The lion is a metaphor we use in Zen to represent ‘an unmoving mind.’ This doesn’t mean a mind stuck in its own ideas, it means a mind that is open to what is occurring around it. There is a catch phrase we use about keeping our center and not chasing random ideas. “The dog runs after the bone, the lion claws and devours the thrower.” So, this is not a normal lion with insatiable appetite, it is only one who sits patiently awaiting the truth to show up, and when it does, even if the truth is in the form of a lamb, it welcomes this hapless animal into its den. On the other hand, if the incorrect should appear, it will be shredded and devoured.
It is often taught that there is neither good nor bad in the world of the absolute, and yet good and bad do manifest in the relative world. When we begin to mistake the relative world for the absolute world we confuse ourselves and others around us, however, if we take the plank of ‘the way’ off our shoulder we may begin to realize that all of the ways are ‘the way.’ This is what we call ‘truth world.’ In the truth world we realize correct situation, correction function and correct relationship. We adapt constantly to a changing world, and we can truly believe that ‘it is all good.’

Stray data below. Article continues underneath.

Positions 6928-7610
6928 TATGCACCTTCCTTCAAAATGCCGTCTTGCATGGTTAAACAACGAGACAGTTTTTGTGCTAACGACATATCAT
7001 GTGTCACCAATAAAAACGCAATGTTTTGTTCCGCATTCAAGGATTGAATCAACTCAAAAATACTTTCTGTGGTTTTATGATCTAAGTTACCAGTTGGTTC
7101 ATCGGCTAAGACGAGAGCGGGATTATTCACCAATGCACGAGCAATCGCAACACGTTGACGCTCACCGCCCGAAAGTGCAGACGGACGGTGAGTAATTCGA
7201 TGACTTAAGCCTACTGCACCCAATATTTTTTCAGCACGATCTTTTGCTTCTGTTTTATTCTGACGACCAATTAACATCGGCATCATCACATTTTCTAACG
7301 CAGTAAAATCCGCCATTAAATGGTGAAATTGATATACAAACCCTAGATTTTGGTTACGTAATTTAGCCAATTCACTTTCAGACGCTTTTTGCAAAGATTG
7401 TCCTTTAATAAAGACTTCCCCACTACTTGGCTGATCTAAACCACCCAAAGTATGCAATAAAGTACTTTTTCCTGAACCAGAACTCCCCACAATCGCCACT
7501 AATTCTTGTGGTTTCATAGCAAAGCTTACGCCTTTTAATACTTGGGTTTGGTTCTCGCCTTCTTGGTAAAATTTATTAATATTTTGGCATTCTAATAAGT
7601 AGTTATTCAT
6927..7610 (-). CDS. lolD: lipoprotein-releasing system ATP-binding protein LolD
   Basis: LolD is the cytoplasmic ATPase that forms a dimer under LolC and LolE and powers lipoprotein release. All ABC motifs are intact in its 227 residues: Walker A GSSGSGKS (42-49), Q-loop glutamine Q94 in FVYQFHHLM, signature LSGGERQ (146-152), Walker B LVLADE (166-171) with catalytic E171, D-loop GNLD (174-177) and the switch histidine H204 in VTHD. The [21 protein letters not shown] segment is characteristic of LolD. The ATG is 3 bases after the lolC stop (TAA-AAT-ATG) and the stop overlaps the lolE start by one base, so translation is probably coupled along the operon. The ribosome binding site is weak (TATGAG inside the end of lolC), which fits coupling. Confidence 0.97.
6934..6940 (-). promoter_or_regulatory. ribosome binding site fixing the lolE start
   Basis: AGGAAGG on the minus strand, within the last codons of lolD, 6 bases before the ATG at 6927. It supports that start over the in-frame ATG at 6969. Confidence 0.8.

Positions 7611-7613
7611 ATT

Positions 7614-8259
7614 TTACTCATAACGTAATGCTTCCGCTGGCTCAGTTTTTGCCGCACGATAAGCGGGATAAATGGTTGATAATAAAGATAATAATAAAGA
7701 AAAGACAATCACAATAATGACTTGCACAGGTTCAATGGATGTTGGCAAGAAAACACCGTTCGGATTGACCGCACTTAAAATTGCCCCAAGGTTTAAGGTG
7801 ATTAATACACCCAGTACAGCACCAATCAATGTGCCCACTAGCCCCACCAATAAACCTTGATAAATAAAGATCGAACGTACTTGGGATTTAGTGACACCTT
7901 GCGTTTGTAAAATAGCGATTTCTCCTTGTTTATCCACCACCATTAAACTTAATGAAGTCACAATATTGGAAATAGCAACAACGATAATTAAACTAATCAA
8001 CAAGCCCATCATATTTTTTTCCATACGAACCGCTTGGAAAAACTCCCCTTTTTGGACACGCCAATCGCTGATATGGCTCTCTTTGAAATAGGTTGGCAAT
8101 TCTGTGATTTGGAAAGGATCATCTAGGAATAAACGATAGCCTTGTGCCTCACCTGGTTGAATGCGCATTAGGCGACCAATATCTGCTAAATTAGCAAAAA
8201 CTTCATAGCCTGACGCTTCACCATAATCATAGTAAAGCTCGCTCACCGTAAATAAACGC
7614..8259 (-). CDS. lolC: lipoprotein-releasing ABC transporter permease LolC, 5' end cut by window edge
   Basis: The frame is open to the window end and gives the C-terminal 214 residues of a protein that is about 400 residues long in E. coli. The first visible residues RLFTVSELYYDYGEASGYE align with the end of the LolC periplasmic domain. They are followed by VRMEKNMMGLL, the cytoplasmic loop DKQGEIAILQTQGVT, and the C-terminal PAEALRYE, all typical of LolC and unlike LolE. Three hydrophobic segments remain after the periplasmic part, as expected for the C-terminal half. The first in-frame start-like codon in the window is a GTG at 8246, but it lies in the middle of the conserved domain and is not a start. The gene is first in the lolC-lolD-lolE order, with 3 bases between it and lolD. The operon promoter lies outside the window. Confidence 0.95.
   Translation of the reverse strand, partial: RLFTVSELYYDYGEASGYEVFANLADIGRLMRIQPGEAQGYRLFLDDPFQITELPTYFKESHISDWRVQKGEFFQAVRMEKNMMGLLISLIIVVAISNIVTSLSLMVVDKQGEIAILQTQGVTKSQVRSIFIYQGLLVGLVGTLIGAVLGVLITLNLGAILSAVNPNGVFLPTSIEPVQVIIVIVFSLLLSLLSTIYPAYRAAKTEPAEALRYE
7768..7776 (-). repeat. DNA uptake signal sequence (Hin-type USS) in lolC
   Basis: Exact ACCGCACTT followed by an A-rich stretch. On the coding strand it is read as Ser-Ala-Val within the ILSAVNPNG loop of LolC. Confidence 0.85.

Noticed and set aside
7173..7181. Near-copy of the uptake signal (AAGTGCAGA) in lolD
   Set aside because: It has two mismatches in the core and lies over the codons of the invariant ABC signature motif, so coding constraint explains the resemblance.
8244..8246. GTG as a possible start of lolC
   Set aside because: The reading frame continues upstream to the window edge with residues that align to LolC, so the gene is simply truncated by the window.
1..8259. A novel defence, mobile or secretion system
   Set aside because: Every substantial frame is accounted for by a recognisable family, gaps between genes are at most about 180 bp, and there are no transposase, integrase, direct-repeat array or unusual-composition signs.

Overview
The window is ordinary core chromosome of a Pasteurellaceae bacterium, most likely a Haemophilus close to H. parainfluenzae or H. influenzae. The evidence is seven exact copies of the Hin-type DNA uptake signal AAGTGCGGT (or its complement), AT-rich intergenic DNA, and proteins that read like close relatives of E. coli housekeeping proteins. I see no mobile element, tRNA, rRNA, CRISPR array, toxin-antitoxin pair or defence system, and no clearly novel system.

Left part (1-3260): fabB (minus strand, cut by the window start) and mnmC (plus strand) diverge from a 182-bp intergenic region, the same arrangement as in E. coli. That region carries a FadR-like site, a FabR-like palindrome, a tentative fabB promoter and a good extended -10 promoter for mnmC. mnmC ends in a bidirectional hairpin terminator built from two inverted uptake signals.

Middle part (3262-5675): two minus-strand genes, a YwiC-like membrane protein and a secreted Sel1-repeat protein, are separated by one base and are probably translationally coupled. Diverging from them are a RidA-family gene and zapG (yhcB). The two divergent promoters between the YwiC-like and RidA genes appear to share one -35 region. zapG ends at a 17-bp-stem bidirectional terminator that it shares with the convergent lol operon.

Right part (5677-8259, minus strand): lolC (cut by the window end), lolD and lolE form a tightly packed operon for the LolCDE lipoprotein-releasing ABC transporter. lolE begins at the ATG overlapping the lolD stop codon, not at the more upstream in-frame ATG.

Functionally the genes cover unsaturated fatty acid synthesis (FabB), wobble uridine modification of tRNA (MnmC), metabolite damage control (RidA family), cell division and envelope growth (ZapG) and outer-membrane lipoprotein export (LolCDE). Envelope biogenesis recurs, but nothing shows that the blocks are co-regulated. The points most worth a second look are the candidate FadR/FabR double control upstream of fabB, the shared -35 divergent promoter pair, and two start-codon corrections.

If others are acting in a way we do not like, it doesn’t mean to condemn them; however, we also have a commitment to doing no harm in this world if we are to consider ourselves followers of the Buddha. The great Korean Buddhist Monk Wonhyo taught about knowing when precepts were open and closed. This can be understood in the context of, sometimes doing no harm means causing disruption in the world around us. Mohandas Gandhi who was a proponent of Jain non-violence was quoted as saying, "Non-cooperation with evil is as much a duty as is cooperation with good. Anger is the enemy of non-violence and pride is a monster that swallows it up."
The ideas of right and wrong and good and evil are seemingly a pit of vipers we don’t want to walk into. I love that Seung Sahn Dae Jong Sa usually avoided using the words good or bad, he mostly chose to say correct and incorrect when dealing with those types of situations. This is a subtle use of language and an important one. So we don’t weigh things on the scale of good and bad, we view it from whether an act is causing harm to something or someone. If we choose to oppose something in our lives we must weigh the options carefully and aspire to do no violence or to give rise to anger in our opposition. It is not a normal way of acting and with fortitude and diligence we can discover a loving heart doesn’t merely mean an inactive or passive one.